Atlanta, GA asked in Banking, Federal Crimes, Identity Theft and Public Benefits for Georgia

Q: This is about a ' Identity Theft ' case.. Ahem.. during the Pandemic, a person's identity was falsely used to acquire ..

Banking institution cards ( credit , debit ) and committed felony theft by way of using stolen identity to steal pandemic unemployment benefits. Suspect arrested , bonded out, yet still haven't had a court date. Has been about 2- 3 years .. is there a time frame for getting this to court?

1 Lawyer Answer
James L. Arrasmith
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  • Business Law Lawyer
  • Sacramento, CA

A: Given the nature of this question, I'll provide some general information about the legal process for identity theft cases in Georgia, while noting that specific timelines can vary:

1. Statute of limitations: In Georgia, the statute of limitations for most felonies, including identity theft, is typically 4 years. However, for some financial crimes, it can be extended to 5 years or more from the date of discovery.

2. Court backlog: The COVID-19 pandemic caused significant delays in court proceedings across the country, including in Georgia. Many courts are still working through backlogs, which can extend the time between arrest and trial.

3. Case complexity: Identity theft cases, especially those involving multiple financial institutions and pandemic benefits, can be complex. Investigators and prosecutors may need extra time to gather evidence and build a case.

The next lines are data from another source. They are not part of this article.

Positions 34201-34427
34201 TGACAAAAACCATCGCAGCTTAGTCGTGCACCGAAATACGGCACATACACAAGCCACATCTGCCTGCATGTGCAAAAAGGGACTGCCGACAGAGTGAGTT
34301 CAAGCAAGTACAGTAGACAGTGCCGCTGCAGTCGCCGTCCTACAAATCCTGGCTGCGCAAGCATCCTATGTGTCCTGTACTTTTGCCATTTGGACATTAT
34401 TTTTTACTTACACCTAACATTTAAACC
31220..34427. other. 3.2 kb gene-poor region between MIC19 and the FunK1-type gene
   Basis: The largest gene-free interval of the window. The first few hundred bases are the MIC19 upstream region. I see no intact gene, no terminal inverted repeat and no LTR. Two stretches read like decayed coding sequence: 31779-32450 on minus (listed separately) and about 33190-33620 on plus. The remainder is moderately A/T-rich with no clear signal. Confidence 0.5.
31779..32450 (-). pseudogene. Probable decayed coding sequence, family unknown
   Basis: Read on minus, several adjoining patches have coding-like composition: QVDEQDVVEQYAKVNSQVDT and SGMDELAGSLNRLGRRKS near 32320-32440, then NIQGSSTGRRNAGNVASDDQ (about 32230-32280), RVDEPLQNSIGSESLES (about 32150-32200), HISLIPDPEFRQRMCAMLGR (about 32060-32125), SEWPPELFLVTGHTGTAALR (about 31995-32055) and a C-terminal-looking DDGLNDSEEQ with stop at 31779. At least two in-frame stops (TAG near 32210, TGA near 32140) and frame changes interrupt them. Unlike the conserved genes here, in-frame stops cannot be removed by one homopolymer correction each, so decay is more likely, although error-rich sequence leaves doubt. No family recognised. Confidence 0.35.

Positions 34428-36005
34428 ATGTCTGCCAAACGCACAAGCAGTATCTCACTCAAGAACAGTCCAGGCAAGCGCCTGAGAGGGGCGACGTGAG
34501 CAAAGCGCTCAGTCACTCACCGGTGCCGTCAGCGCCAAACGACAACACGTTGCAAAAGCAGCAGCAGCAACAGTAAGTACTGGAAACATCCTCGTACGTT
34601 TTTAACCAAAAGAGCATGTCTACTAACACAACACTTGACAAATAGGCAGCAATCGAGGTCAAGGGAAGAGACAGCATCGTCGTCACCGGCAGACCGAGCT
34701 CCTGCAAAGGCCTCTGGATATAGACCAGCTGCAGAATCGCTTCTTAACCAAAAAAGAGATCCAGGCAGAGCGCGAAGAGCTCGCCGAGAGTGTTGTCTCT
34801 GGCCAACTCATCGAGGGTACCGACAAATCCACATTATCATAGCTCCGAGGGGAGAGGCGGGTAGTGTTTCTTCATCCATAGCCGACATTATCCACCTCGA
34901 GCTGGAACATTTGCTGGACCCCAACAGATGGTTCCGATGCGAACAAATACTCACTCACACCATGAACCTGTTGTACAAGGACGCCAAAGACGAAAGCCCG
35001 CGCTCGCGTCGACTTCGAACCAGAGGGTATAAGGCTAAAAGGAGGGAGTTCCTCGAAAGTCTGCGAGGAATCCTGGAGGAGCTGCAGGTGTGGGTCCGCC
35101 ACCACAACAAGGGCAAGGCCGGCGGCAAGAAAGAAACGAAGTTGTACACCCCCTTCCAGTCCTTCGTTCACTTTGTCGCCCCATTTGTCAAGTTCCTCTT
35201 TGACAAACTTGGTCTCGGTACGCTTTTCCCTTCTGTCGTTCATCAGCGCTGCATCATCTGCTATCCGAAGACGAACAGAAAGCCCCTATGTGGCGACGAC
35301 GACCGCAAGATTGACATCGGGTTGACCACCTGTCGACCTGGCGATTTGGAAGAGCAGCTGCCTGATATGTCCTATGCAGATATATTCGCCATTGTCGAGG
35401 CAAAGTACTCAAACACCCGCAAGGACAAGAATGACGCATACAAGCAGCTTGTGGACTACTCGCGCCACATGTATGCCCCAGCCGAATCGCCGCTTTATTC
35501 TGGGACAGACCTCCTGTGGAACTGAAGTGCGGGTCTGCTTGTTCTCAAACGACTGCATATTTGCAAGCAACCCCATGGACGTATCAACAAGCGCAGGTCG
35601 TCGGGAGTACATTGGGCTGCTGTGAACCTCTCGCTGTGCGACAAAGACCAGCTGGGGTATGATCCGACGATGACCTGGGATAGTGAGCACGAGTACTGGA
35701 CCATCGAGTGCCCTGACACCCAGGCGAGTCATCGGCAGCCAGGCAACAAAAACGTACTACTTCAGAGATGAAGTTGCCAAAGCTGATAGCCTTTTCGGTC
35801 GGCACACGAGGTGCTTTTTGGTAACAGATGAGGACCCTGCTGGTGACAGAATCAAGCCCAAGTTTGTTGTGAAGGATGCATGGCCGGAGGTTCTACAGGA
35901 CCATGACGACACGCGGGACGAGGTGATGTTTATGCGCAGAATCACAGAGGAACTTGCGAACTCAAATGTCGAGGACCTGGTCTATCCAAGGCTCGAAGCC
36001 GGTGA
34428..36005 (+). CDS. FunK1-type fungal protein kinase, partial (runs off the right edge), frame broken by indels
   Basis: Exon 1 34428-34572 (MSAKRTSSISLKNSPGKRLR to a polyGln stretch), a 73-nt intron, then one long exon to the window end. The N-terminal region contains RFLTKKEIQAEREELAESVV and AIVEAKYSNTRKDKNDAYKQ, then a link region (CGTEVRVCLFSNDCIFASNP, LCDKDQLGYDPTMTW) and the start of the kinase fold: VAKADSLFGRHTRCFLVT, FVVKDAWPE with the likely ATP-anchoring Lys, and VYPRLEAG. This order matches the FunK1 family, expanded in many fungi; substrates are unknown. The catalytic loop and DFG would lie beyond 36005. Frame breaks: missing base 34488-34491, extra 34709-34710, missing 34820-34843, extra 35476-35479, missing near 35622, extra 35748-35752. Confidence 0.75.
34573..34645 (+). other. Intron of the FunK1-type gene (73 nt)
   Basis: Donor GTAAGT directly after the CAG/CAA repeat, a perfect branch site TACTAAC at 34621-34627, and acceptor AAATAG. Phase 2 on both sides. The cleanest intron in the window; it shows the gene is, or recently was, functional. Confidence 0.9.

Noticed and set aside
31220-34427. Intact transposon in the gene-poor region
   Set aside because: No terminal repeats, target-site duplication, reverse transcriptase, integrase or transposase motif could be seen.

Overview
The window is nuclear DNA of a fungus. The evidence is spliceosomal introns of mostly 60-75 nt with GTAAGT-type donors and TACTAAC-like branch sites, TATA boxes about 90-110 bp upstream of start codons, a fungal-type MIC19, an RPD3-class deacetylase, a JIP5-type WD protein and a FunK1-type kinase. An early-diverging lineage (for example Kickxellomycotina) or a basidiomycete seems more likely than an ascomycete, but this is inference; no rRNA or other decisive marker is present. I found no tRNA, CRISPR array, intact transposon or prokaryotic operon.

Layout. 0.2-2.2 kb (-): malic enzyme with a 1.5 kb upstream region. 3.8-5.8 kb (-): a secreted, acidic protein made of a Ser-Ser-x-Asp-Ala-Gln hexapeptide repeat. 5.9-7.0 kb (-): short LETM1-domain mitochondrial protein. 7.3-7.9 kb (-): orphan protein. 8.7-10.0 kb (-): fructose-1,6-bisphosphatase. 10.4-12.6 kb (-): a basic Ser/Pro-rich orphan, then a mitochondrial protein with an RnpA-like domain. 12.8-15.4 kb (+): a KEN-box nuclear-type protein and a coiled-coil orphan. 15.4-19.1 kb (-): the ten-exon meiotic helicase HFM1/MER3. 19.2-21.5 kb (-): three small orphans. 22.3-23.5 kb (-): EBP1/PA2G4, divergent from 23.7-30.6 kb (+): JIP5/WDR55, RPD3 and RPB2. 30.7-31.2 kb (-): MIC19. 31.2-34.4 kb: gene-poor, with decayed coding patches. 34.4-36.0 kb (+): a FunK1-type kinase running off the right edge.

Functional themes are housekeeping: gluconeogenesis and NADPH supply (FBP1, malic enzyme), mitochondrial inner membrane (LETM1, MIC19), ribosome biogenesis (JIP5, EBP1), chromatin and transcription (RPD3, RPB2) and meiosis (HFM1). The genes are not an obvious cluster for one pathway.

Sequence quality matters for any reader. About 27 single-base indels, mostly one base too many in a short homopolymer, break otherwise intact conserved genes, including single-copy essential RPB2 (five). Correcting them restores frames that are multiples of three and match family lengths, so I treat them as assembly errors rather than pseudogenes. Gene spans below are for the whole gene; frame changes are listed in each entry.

4. Pre-trial procedures: Various pre-trial procedures, such as discovery, motion hearings, and plea negotiations, can extend the time before a case goes to trial.

5. Defendant's rights: The U.S. Constitution guarantees the right to a speedy trial, but "speedy" is subject to interpretation and can vary based on the circumstances.

While 2-3 years may seem long, it's not uncommon for complex cases to take this long, especially given pandemic-related delays. However, if you're concerned about the delay, you could:

1. Contact the prosecuting attorney's office for an update on the case status.

2. Consult with a local criminal defense attorney for insight into typical timelines in your jurisdiction.

3. Check with the court clerk's office to see if any hearings or trial dates have been scheduled.

Remember, each case is unique, and various factors can influence the timeline. If you're directly involved in this case, it's advisable to consult with a local attorney who can provide more specific guidance based on the details of your situation.

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